A reported 72.3% of registered voters in Wisconsin cast a ballot in this election. (Dividing the number of votes cast in Wisconsin — 3,278,963 as of Nov. 5 — by the voting-age population in Wisconsin – 4,536,293 as of 2019, according to the Wisconsin Elections Commission.) Nearly 2 million voters cast absentee ballots through the mail or at early-voting locations. We hope that you were a voter in this important election!
Here’s a breakdown of the 2020 General Election results
- The State of Wisconsin has eight seats in the US House of Representatives. All seven incumbents won their races and will serve another two-year term. Former State Sen. Scott Fitzgerald won the race for the open 5th Congressional District after Rep. James Sensenbrenner retired.
Wisconsin State Legislative Races:
Republicans gained two seats in the State Senate and Democrats gained two seats in the State Assembly.
- The 16 even-numbered districts out of 33 seats in the Wisconsin State Senate were up for election. There will be eight new Senators when the 2021-22 Legislative Session convenes in January, with a 21-12 Republican majority. Seven newcomers will be filling vacant seats, while one newcomer defeated a sitting incumbent. Sen. Devin LeMahieu (R-Sheboygan) is the new Senate Majority Leader. Click here for more info (thanks to WASB for the info.)
- All 99 seats in the Wisconsin State Legislature were up for election. Republicans continue to have the majority with 61 seats; Democrats have 38. Click here for more info from WisPolitics.com.
- Cultural Organizations Grants announced: On November 5, Gov. Tony Evers and the Wisconsin Department of Administration announced $15 million for the Cultural Organization Grants, made possible with CARES Act funding as an investment in economic stabilization for Wisconsin arts organizations hard hit by the ongoing COVID-19 pandemicIf your organization was one of the 385 organizations that received a grant, congratulations! If you haven’t done so already, please make sure you send your thanks to Gov. Evers and his administration. Use Arts Wisconsin’s Legislative Action Center to send a customized message.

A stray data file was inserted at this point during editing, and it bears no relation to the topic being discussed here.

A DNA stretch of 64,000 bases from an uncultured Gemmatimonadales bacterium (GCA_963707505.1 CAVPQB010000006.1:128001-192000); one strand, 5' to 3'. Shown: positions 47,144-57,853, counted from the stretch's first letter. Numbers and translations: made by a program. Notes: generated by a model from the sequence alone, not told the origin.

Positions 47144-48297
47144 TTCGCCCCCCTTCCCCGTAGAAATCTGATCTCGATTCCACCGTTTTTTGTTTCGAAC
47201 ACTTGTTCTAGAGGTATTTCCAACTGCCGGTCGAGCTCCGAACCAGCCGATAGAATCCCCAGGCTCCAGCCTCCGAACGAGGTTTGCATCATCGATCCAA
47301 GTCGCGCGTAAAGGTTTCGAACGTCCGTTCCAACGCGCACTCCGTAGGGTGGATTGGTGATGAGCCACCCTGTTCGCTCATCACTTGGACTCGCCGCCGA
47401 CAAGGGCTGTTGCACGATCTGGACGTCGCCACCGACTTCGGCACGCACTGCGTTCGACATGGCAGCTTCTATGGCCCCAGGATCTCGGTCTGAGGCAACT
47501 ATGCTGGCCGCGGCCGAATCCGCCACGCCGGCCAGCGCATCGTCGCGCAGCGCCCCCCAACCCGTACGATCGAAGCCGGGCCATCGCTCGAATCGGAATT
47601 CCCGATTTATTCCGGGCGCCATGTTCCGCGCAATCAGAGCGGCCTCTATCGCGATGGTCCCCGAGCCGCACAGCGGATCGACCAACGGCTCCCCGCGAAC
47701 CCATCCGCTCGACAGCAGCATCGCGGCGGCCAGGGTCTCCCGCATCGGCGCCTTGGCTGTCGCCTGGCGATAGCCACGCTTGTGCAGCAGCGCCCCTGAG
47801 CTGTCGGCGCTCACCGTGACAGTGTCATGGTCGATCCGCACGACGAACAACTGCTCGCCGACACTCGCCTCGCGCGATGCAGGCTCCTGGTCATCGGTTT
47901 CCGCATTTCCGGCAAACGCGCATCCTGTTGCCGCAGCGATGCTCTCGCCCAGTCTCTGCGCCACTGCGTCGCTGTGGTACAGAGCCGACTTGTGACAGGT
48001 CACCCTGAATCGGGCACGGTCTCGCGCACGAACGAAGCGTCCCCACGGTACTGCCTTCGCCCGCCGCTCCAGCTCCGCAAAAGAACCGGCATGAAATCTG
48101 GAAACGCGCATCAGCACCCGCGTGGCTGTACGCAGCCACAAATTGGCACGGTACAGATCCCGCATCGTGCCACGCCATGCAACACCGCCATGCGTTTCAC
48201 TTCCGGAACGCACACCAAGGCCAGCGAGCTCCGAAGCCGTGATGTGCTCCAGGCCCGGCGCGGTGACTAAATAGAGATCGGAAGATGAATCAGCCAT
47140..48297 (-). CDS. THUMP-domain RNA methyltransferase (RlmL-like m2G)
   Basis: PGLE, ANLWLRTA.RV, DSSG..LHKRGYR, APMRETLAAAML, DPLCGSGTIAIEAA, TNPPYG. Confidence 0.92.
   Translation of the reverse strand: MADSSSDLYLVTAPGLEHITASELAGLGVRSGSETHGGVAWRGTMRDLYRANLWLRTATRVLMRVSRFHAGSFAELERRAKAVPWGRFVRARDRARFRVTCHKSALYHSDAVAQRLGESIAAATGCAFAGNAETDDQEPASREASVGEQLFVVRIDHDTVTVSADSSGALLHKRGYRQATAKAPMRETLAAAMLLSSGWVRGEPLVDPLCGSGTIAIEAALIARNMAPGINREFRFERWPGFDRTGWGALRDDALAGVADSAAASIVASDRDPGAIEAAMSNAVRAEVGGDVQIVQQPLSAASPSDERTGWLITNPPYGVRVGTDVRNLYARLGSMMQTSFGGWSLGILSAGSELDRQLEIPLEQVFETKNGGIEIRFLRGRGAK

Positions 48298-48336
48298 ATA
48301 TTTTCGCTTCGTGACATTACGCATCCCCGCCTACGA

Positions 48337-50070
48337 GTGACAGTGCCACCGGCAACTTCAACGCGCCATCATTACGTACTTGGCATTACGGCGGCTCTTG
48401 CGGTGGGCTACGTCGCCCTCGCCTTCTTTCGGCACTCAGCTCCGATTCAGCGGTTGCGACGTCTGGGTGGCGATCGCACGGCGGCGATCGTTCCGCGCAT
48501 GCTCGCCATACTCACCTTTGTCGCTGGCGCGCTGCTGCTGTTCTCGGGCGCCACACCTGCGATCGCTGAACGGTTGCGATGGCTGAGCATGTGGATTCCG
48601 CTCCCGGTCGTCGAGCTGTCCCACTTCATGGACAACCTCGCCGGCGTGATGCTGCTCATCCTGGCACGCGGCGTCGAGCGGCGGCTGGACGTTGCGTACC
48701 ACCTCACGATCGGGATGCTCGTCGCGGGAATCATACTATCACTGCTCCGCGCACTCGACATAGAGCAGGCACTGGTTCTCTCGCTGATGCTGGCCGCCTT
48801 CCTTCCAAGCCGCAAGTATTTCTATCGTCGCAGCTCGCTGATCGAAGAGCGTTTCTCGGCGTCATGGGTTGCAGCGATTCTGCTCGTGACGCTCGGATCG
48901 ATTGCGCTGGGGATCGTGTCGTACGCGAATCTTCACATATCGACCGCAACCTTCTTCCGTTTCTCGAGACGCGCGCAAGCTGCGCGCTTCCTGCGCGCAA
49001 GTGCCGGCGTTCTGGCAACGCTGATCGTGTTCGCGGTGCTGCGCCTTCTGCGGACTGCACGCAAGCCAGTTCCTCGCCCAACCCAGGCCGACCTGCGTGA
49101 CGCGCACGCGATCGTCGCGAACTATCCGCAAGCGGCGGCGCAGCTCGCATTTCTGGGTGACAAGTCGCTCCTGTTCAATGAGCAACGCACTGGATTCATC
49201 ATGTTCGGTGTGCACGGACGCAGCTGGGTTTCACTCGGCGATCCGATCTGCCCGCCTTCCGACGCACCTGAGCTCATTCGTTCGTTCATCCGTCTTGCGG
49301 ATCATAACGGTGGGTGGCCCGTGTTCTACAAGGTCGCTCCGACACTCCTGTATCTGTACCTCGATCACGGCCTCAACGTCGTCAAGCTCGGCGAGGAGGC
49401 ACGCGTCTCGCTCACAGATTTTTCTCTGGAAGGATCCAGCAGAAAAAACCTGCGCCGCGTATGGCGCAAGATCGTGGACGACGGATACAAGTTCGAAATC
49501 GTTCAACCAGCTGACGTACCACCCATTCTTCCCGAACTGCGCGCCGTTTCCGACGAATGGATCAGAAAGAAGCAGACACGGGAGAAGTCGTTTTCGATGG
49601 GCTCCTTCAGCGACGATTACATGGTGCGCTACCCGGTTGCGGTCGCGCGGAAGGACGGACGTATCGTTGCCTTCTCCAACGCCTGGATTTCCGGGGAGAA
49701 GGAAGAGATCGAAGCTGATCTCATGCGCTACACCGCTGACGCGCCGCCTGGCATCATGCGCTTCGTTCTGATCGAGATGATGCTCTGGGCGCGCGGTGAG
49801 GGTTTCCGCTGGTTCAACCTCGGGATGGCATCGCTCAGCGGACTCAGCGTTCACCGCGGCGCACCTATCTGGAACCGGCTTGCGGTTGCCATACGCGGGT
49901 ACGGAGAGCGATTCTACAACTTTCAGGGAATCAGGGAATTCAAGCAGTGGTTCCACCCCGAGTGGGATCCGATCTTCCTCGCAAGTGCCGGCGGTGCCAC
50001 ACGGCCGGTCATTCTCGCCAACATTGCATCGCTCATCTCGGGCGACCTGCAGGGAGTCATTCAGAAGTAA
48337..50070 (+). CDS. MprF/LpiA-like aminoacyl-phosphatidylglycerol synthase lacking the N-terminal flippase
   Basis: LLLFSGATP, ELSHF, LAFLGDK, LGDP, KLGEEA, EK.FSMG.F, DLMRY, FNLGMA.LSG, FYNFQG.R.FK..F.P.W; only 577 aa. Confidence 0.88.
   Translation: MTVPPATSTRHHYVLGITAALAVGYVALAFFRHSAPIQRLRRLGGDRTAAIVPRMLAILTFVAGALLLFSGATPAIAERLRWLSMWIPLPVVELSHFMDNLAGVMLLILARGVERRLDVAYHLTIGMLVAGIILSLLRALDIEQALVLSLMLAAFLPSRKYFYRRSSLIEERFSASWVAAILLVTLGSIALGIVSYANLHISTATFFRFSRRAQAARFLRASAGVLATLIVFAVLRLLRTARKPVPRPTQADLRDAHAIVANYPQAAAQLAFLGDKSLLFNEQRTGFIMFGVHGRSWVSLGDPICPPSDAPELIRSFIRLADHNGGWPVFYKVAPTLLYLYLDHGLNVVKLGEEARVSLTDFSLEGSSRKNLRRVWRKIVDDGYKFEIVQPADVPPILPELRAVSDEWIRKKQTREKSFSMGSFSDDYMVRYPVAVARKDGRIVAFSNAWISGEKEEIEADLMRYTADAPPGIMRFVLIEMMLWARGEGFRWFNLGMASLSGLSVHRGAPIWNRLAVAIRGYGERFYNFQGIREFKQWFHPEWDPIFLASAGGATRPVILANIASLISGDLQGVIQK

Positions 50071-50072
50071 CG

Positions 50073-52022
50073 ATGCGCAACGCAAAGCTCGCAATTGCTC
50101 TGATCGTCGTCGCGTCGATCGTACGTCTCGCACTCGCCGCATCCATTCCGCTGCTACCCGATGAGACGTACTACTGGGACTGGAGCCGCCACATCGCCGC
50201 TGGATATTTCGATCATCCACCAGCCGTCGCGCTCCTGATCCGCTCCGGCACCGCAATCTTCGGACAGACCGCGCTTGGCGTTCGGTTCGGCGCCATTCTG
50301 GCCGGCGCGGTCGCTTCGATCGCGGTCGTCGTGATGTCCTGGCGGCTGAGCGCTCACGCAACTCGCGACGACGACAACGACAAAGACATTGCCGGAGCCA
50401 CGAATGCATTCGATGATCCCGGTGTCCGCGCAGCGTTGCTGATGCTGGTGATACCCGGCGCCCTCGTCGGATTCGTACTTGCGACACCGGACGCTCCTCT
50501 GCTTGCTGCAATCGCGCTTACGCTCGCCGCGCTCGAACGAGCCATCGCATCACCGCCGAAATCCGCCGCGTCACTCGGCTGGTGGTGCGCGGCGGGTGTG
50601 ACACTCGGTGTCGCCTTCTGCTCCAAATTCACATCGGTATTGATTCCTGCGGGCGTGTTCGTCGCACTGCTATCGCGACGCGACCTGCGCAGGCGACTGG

- Here’s a customizable template message from the Performing Arts Alliance as an introduction to your re-elected or newly elected federal officials.
Policy leaders in the current Congress are showing renewed energy to make decisions about COVID-19 relief in the remaining weeks of this legislative year. Advocates have one last chance in the coming weeks to advocate collectively to influence the fine print of the next round of sorely needed COVID relief, including:
A second round of Paycheck Protection Program funding, expanded nonprofit tax credits, pandemic unemployment benefits,and other forms of relief for the arts, public education, states, and communities are all on the table. In addition to deciding the
scope and eligibility of relief, legislators are also hoping to pass funding bills for the 2021 fiscal year, which could become a
vehicle by which COVID relief gets passed before the year is out.
Cultivating and maintaining bipartisan support for issues that affect the arts and their communities remains critical at every level. For policy leaders returning in January or assuming office for the first time, the first several weeks following the elections are prime time to begin setting their priorities.
Watch for a similar alert targeted to members of the Wisconsin State Legislature in the near future. These right-out-of-the-gate conversations are great opportunities for everyone to listen for a better understanding of what is needed in your community.